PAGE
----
August 2013

Two books are again recommended reading for Unite members this month.

Soldier Box, written by Joe Glenton

The 1913 China Clay Strike, written by Nigel Costley

.Joe Glenton, Soldier Box Soldier Box front cover
(Verso Books, £12.99)

Accused of desertion, and threatened with years in prison, Joe Glenton refused to remain silent on the reality of the war on terror. In his new book he explains why he became disillusioned during active service in Afghanistan.

Why did you write this book?
I think there was a story to be told that could counter the vast amount of hero-worshipping Boys Own literature that is written by the likes of Chris Ryan and Andy McNab. There are too many books called things like Apache Pilot and Sniper, which are very jingoistic.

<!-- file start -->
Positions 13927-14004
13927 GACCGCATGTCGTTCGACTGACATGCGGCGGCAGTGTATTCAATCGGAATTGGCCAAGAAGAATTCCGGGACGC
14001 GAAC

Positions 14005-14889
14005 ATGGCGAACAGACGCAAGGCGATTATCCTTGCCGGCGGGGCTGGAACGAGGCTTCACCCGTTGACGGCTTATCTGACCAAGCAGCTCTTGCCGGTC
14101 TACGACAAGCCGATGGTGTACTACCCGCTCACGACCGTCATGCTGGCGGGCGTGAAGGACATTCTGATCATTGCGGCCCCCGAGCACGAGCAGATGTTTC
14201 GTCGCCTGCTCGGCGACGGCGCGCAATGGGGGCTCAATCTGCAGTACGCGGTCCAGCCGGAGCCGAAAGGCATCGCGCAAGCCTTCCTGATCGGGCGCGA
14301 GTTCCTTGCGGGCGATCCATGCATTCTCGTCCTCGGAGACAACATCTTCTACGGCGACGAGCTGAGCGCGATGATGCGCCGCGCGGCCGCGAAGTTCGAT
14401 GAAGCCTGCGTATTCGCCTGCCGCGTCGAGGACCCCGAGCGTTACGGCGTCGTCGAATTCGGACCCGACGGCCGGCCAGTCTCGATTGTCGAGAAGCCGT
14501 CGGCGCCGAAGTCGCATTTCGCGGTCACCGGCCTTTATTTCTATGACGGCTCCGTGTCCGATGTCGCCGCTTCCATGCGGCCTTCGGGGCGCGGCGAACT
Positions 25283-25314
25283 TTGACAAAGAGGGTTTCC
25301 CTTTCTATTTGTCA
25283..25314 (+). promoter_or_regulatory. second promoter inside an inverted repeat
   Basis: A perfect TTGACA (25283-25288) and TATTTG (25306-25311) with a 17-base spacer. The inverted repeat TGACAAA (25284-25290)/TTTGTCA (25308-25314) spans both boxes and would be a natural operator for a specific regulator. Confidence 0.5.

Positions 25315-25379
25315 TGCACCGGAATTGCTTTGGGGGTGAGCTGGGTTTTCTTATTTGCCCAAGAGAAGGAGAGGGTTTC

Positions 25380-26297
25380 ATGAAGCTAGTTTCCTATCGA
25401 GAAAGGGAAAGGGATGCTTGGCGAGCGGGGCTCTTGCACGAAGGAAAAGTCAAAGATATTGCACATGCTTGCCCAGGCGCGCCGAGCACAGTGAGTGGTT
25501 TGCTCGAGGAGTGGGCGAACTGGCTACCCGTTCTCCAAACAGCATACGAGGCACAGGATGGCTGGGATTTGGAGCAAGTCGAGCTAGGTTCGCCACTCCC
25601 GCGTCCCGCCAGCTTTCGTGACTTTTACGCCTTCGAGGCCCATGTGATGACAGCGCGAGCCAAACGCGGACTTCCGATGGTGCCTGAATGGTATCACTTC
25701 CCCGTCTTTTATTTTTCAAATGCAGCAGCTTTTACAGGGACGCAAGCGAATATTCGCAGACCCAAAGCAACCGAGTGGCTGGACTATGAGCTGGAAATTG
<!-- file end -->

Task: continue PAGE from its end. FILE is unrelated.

Why did you join the army?

The usual two reasons: economics – the need for a regular job – and cultural. British people have very specific ideas of what the military is all about and how it conducts itself. Those things are ingrained in us. British identity is one that is connected with war and it is an imperial identity, so when we think about troops we think of plucky Tommy Atkins, and that’s part of the appeal.

What did you believe you were being sent to achieve?

We were never really given a solid line from above and so we drew ideas from the media that we would help the Afghans build schools and infrastructure, provide security, take on the Taliban and build peace. All good, wholesome things.

What made you turn against the war in Afghanistan?